Over the last 9 years of supporting both the Yahoo Iodine group and the Facebook Iodine group with thousands of members, I have seen that when the full protocol is implemented amazing benefits are realized.  It also helps to mitigate the issues seen by many practitioners that causes them to sound the alarm bells.   When iodine is supplied in isolation it can be problematic.

Final thoughts:  When supplementing with the supporting nutrients do not try to cut corners.  Use high quality supplements.  Do not try to obtain then from food alone.  It is critical that you ensure that the right levels are available to your body.  Vitamin C is often criticized because many ascorbic acid products are sourced from corn which is often GMO.  In my store I offer non-GMO and tapioca based options.  For selenium, brazil nuts will not supply the needed dosage of 100-200 mcg / day.  The soil where they are grown is also depleted.

Take care to do it right and you too can reap the benefits that adequate iodine levels in the body can offer.  For additional support with your supplementing journey please join the Iodine Facebook group.


Let’s Talk Iodine & Hashimotos

The topic of iodine and hashimotos disease stirs up something deep in me.  I think it is because of the constant warnings I see from thyroid “specialists” that assert that using iodine with hashimotos is like throwing gas on a fire when it isn’t… well it can be if done incorrectly, but I’ll share that in a few minutes.

Iodine levels have dropped 50% over the last 30 years yet the incidence of thyroid disease has increased at an alarming rate.  Many people are suffering more than ever from hypothyroidism and at its worst autoimmune thyroid disease and cancer.  It is estimated that 20 million Americans have a form of thyroid disease.  Up to 60% of those with the disease are unaware they have a condition.  Women are 5-8 times more likely to have a thyroid problem than men are.  With these numbers how can iodine be to blame when it has been removed from our food supply and is depleted in our soils?  It isn’t – it has been wrongly accused of a crime it did not commit.

So lets talk about what happens in an autoimmune thyroid condition.  Autoimmune conditions in general in the body represent something that is not normal.  The body’s immune system is intelligent in knowing that it doesn’t belong.  With an autoimmune thyroid condition this is often related to the thyroid tissue itself.  The tissue undergoes oxidative stress due to inflammation within the cells.  This can cause mutations of the tissue which results in antibodies coming to the rescue of the body to “attack it” and get it back in order.  However in a thyroid autoimmune condition this state can continue to be an issue despite the best efforts of the antibodies to remove the problem.  One underlying cause of hashimoto’s is an iodine deficiency.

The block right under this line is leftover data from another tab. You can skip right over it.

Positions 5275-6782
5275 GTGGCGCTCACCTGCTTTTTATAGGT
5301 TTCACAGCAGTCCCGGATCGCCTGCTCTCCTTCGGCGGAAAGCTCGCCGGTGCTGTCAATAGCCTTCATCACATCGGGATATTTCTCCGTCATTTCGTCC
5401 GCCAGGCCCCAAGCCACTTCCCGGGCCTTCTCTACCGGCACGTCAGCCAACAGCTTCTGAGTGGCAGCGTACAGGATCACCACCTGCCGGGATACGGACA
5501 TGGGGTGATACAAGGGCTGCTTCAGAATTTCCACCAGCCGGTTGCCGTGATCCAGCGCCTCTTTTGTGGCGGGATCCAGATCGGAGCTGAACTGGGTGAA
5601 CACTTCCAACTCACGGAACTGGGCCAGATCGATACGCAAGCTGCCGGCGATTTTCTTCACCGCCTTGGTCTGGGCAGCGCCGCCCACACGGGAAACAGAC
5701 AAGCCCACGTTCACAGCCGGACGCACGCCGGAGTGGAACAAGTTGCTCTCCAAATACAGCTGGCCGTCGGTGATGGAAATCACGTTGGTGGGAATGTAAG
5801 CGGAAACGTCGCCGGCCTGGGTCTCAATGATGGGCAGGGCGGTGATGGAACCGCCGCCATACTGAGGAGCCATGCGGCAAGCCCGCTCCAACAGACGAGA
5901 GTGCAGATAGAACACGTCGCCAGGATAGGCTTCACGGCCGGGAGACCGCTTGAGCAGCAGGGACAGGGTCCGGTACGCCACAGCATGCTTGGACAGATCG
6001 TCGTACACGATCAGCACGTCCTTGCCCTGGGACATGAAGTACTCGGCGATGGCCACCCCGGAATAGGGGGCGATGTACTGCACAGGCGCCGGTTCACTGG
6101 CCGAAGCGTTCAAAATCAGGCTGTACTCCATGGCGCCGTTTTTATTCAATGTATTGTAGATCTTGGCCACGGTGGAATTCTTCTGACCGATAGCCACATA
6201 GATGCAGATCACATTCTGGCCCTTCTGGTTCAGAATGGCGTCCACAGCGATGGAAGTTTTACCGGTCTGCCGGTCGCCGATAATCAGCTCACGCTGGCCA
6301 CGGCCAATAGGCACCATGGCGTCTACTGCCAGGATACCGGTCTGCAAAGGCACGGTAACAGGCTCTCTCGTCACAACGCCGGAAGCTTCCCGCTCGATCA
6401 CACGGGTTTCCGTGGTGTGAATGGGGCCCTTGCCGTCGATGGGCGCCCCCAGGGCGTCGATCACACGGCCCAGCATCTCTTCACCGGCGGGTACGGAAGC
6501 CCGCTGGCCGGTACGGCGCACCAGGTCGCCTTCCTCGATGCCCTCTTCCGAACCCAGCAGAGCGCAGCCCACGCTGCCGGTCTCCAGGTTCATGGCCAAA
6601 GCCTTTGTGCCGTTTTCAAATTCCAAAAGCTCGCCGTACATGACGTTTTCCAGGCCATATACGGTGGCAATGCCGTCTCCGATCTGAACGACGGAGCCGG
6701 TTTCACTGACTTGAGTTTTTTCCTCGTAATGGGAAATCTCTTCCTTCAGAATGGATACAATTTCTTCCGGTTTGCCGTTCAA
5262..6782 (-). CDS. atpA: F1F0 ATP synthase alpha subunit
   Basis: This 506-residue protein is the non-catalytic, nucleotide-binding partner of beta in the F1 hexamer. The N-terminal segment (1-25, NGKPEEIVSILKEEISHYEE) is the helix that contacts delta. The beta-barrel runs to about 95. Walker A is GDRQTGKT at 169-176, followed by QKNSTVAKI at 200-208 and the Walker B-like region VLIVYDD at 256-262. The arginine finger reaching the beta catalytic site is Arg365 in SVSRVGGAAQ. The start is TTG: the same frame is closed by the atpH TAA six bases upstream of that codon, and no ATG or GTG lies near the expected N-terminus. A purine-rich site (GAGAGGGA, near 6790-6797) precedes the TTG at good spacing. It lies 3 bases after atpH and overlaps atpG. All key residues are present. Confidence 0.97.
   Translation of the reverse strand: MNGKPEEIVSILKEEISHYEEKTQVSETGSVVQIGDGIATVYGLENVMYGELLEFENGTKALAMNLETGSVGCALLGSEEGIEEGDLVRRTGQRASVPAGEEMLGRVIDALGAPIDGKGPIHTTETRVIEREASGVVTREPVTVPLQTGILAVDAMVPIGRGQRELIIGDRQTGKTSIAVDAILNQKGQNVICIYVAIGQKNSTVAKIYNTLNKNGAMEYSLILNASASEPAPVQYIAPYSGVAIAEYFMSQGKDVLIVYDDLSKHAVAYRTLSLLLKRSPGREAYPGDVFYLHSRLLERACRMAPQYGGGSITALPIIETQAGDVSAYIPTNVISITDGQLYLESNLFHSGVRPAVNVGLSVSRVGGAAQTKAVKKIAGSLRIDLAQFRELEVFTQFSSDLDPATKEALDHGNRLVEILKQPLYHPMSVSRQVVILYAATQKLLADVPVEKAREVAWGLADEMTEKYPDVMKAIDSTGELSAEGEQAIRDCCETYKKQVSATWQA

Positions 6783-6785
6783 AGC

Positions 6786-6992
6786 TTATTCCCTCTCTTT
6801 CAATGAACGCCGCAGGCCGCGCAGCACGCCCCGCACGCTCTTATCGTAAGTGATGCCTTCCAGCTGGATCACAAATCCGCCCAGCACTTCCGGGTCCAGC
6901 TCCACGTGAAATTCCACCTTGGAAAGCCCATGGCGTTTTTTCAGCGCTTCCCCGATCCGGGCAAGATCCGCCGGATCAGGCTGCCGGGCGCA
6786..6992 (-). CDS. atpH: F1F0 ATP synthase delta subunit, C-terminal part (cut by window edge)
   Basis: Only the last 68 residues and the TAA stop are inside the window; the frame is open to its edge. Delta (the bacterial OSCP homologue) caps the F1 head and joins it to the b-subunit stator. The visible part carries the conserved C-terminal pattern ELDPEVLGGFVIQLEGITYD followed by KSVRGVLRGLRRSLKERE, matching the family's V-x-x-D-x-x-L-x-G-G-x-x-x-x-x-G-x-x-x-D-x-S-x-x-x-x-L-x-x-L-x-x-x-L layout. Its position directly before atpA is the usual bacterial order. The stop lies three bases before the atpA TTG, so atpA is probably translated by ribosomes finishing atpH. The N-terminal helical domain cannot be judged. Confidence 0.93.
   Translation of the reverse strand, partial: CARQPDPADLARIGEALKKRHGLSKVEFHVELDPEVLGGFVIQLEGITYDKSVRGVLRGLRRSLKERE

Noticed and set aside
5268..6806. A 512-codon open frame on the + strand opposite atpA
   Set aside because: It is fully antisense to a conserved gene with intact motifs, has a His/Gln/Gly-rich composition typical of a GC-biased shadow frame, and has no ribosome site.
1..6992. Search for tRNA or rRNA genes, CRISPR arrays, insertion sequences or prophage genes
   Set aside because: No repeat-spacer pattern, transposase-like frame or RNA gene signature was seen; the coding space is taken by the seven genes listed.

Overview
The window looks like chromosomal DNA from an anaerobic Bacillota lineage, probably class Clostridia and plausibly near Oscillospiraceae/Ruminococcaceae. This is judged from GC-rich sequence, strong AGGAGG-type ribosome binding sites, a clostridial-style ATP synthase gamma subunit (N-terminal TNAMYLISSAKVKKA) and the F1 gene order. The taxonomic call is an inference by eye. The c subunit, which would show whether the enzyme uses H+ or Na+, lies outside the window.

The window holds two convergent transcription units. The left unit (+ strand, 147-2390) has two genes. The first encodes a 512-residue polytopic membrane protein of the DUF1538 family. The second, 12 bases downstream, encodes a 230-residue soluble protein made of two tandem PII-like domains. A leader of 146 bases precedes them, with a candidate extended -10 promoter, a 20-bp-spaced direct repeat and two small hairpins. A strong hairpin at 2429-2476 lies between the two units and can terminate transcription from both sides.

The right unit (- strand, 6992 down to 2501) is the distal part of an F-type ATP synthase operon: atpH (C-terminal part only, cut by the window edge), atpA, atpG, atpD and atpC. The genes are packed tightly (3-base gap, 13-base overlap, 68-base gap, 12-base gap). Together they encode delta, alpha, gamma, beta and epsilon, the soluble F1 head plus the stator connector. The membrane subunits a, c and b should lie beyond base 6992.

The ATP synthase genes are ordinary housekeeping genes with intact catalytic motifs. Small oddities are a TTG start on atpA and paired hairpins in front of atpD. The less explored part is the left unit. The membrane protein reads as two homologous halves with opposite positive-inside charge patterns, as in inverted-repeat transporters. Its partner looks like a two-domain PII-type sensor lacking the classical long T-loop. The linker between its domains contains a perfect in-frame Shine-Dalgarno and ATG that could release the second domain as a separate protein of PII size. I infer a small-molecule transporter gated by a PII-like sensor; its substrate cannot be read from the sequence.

Please excuse the drawings but I wanted to relay specific information and every pre-made drawing did not share the total picture I wanted to convey.

So let’s walk through the process of iodide in the cells.   Please keep in mind that this is not a detailed “walk through” but one to get the general pathway.  The pituitary gland stimulates the TSHR via TSH.  This then acts upon the NIS (Na+I-) symporter to tell the cell to take iodide into the cell.  The NIS is located at the basolateral membrane.  This process of pulling into the cell requires ATPase.   Iodide is pulled into the thyroid follicular cell where thyroglobulin is made in the endoplasmic reticulum (left center of the cell).   Then comes the oxidation of iodide.  Iodide within the follicular cell moves to the apical surface of the plasma membrane before entering into the follicular lumen.  This transport is regulated by a sodium independent iodide/chloride transporter called pendrin.  Iodide is then oxidized to iodine.

Then organification of thyroglobulin occurs where iodination of tyrosine residues within the thyroglobulin (Tg) molecule occurs.

Organification is where iodine becomes a part of lipids, proteins and cholesterol.  Organification signals a binding to an organic molecule.  So in this case iodine is bound to thyroglobulin to make hormones.  Another  critical thing can occur at this point when enough iodine is supplied, and it is the often an excluded topic in this discussion.  When iodine is available in amounts of at least 100x the RDA (15 mgs) iodo-lipids like delta-iodolactone are created.   This is the process of iodine being organified to lipids.  Without higher levels of iodine available, insignificant amounts are created.  The RDA was defined as a method by which the body would create thyroid hormones and prevent goiter.  No consideration was given for these iodolipids and their thyroid cell regulatory effect.